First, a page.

Architectural Record BE - Building Enclosure

Emerging Building Envelope Solutions You Can Use Today

Innovative trends in building envelope design, construction and commissioning are helping teams deliver high-performance enclosures to meet challenging project requirements.
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Building Enclosure
By Daniel J. Overbey, AIA, NCARB, LEED AP (BD+C, ID+C, O+M), WELL AP

Design Performance Modeling

The building design and construction industry is becoming ever more attuned to high-performance outcomes. Design teams and clients alike are becoming more sophisticated with regard to building science and energy conservation measures. Consequently, there is a growing expectation that project teams leverage the tools and technical resources necessary to go beyond oversimplified rules-of-thumb toward optimized building solutions grounded in performance-driven outcomes as part of an integrative design process.

Increasingly, energy modeling—once the purview of engineers late in the design process—is being utilized as a decision-making tool from conceptual design through construction. This kind of early-stage energy modeling—often referred to as design performance modeling—is simplified through basic forms, generalizations and gross approximations, which makes it markedly different from the highly detailed comprehensive energy modeling effort typically executed near the end of the design process for green building certification and/or energy code compliance.

Software developers are meeting demand head-on. An emerging marketplace of easily accessible software tools is liberating early-stage design performance modeling opportunities for the entire design team. Many publicly funded research institutions provide specialized analysis tools for free, while various commercial developers offer more robust, comprehensive packages. Several design performance modeling tools are now available that integrate into project team workflows with building information modeling (BIM). Thanks to these platforms, any designer can compare the performance of various design options and refine strategies.

These early-stage tools are easy to use, the results are visually stimulating and online tutorials abound. However, the validity of the results—albeit preliminary in nature—necessarily hinge on the user’s knowledge in regards to building science. In application, much like construction costs estimating, projects teams must also acknowledge that energy models are only as accurate as their inputs and more refined information (and thus more accurate results) will be available later in the design process.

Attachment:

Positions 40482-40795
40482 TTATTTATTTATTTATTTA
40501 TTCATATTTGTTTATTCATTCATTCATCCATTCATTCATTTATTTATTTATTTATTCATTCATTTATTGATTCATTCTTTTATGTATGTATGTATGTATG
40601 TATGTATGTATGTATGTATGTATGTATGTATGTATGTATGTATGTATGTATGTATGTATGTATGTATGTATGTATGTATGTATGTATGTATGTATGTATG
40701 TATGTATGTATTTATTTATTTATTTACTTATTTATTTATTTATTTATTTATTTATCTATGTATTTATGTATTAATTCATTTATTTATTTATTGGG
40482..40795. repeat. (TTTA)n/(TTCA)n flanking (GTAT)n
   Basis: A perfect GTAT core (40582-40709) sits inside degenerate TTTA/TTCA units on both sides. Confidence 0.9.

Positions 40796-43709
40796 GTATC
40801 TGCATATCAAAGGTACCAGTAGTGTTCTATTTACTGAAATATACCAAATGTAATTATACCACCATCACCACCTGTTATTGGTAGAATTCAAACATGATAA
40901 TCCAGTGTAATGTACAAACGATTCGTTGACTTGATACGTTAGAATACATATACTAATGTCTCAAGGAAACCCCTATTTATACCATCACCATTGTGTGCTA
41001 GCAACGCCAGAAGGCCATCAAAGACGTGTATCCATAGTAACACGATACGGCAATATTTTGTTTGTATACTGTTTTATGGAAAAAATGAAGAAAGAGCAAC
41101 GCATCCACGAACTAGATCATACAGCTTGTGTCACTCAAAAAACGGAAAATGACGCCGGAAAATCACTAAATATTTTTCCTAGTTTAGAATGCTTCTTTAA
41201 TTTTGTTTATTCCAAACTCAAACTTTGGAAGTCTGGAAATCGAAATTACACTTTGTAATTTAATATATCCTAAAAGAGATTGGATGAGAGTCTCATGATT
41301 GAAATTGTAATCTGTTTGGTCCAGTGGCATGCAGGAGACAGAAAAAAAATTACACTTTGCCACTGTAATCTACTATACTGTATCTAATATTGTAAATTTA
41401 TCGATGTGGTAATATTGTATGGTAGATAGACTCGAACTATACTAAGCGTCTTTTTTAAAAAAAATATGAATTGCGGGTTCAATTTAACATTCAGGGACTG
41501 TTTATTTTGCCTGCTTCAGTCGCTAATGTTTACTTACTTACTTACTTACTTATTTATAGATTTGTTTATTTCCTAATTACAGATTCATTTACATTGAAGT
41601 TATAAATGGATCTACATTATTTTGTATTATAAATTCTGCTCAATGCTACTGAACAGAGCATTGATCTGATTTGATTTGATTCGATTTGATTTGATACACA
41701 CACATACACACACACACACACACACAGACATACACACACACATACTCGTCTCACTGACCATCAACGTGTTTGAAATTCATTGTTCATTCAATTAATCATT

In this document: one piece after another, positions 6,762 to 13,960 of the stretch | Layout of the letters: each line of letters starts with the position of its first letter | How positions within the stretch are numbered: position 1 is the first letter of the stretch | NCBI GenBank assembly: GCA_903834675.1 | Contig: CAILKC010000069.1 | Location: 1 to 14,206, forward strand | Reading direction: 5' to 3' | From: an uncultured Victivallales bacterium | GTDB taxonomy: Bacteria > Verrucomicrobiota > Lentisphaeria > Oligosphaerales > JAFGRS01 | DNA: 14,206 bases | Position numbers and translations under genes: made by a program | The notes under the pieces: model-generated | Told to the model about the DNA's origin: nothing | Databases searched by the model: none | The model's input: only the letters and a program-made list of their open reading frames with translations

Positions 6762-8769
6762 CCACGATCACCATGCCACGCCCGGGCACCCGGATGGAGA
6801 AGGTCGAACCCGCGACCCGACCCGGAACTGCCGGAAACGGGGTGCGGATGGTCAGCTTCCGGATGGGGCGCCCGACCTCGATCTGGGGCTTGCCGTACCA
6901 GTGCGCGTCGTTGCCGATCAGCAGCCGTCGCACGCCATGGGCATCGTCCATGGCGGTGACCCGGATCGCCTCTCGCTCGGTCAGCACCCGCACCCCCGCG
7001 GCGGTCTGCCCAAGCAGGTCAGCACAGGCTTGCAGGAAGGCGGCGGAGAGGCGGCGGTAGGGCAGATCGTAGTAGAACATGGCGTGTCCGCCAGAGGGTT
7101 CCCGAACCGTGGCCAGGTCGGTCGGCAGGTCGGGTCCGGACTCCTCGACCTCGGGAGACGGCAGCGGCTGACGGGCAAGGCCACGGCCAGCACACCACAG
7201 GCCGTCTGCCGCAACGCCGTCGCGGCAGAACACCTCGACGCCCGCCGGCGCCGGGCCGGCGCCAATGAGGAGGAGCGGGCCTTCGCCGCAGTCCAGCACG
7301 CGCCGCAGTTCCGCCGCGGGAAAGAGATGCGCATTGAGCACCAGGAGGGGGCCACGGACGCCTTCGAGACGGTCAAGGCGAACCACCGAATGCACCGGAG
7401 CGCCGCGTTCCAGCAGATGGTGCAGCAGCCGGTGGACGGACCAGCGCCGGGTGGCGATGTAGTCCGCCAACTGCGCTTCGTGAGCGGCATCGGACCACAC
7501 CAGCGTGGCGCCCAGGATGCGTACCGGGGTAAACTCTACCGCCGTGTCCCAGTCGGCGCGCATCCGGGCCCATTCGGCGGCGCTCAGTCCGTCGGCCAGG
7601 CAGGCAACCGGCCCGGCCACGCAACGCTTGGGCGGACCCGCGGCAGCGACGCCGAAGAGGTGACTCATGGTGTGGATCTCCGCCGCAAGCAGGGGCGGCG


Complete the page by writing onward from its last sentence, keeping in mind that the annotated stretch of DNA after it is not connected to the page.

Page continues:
As part of an integrative process, design performance modeling provides teams with a dynamic opportunity to compare the relative performance of different building forms and envelope options at the earliest stages of design when most of the major decisions are made and the consequences of significant changes are minimal.

Figure: Stages of Design and Types of Energy Models from An Architect’s Guide to Integrated Energy Modeling in the Design Process, p. 8.

Original image courtesy of the American Institute of Architects

Stages of Design and Types of Energy Models
Figure adapted from An Architect’s Guide to Integrated Energy Modeling in the Design Process, p. 8.

The Emergence of Building Enclosure Commissioning (BECx)

Over the past few decades, a growing importance of building envelope performance has been evidenced by the increased attention being paid to this topic by the building design and construction industry.

In 2004, the National Institute of Building Sciences (NIBS) Building Enclosure Technology and Environmental Council (BETEC) and the American Institute of Architects (AIA) signed an agreement to establish the Building Envelope Council (BEC) initiative.

The initial goal of the initiative was to have local AIA components establish at least nine BECs by May of 2007. Since then, the program has founded 26 BEC Chapters, representing both cities and states. Today, more than 3,000 affiliated architects, engineers, contractors, manufacturers and others with an interest in building enclosures participate in BECs around the country. The councils promote the exchange of information and facilitate discussion on topics pertaining to building enclosures and related science such as education, training, technology, climate conditions, local issues and more.

As a resource toward this effort, the NIBS, under guidance from the Federal Envelope Advisory Committee, developed a comprehensive guide for building envelope design and construction for office and institutional building types. The Building Envelope Design Guide (BEDG) is continuously improved and updated by the BECs and can be accessed (for free) through the online Whole Building Design Guide (WBDG), a program of the NIBS.

A development in the work of the BETEC is the creation of NIBS Guideline 3 for the Building Enclosure Commissioning Process BECx. NIBS Guideline 3 is intended to be used in concert with ASHRAE Guideline 0.


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Originally published in Building Enclosure